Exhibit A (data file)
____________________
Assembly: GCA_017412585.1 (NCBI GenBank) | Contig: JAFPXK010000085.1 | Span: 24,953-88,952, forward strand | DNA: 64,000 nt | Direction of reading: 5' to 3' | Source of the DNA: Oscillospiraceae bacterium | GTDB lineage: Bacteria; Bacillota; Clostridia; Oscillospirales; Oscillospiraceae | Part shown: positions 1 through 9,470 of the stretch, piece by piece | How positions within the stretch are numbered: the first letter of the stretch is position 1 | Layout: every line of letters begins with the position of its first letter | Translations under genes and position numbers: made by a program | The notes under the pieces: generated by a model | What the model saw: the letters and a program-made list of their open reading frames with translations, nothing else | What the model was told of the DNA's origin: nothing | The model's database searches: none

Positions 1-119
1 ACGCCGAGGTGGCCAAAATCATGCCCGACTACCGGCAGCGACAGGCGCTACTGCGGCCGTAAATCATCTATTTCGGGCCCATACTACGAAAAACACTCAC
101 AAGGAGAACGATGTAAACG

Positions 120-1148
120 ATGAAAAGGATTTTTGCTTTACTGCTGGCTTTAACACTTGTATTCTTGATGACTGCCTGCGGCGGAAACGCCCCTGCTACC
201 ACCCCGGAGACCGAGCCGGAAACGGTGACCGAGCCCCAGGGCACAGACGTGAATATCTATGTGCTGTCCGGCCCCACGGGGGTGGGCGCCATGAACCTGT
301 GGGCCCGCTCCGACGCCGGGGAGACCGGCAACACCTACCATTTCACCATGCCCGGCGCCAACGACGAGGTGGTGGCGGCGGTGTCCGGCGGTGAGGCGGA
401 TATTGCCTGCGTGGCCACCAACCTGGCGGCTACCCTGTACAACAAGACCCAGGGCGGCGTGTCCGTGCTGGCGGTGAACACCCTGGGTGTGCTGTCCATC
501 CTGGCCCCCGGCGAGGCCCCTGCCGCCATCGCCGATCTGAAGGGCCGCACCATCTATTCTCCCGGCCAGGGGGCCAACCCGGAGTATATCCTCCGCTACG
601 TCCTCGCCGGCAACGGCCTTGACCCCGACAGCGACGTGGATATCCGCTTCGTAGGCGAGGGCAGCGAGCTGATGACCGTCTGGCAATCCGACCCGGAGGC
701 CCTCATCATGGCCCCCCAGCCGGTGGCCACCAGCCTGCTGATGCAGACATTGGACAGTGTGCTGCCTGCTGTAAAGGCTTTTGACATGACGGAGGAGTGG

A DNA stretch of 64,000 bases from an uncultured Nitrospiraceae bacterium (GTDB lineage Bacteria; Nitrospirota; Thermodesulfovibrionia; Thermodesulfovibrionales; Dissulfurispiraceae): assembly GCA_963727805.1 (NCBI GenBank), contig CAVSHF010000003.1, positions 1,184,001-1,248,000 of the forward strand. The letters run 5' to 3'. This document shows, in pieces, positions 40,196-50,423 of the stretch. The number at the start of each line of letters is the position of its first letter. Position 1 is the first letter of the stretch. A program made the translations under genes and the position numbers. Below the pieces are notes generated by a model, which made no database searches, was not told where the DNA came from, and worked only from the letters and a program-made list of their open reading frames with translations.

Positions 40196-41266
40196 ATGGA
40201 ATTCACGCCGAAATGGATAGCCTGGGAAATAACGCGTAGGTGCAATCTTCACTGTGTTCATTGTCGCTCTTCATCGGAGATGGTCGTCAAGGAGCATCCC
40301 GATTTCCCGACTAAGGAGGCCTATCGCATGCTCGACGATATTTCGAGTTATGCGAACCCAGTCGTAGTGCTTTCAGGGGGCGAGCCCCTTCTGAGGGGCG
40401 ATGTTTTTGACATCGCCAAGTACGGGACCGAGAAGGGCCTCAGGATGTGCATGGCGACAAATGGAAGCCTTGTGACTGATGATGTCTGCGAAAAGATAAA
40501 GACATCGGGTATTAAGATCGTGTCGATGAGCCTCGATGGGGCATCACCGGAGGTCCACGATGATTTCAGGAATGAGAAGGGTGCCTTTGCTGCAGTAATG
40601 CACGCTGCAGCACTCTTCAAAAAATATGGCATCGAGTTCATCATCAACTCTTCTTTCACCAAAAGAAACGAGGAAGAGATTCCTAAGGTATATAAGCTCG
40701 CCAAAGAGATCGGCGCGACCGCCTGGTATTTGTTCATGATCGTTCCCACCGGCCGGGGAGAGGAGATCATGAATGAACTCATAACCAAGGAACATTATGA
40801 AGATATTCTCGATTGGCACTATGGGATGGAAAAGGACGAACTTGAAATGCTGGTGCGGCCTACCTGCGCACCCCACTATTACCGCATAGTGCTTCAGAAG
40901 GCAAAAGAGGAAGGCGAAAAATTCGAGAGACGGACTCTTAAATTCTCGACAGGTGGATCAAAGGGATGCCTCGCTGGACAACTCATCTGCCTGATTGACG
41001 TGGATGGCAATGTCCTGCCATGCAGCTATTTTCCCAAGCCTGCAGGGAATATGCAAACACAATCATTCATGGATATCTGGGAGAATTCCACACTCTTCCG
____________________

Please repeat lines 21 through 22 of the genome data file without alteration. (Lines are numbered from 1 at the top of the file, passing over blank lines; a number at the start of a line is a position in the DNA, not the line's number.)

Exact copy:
40701 CCAAAGAGATCGGCGCGACCGCCTGGTATTTGTTCATGATCGTTCCCACCGGCCGGGGAGAGGAGATCATGAATGAACTCATAACCAAGGAACATTATGA
40801 AGATATTCTCGATTGGCACTATGGGATGGAAAAGGACGAACTTGAAATGCTGGTGCGGCCTACCTGCGCACCCCACTATTACCGCATAGTGCTTCAGAAG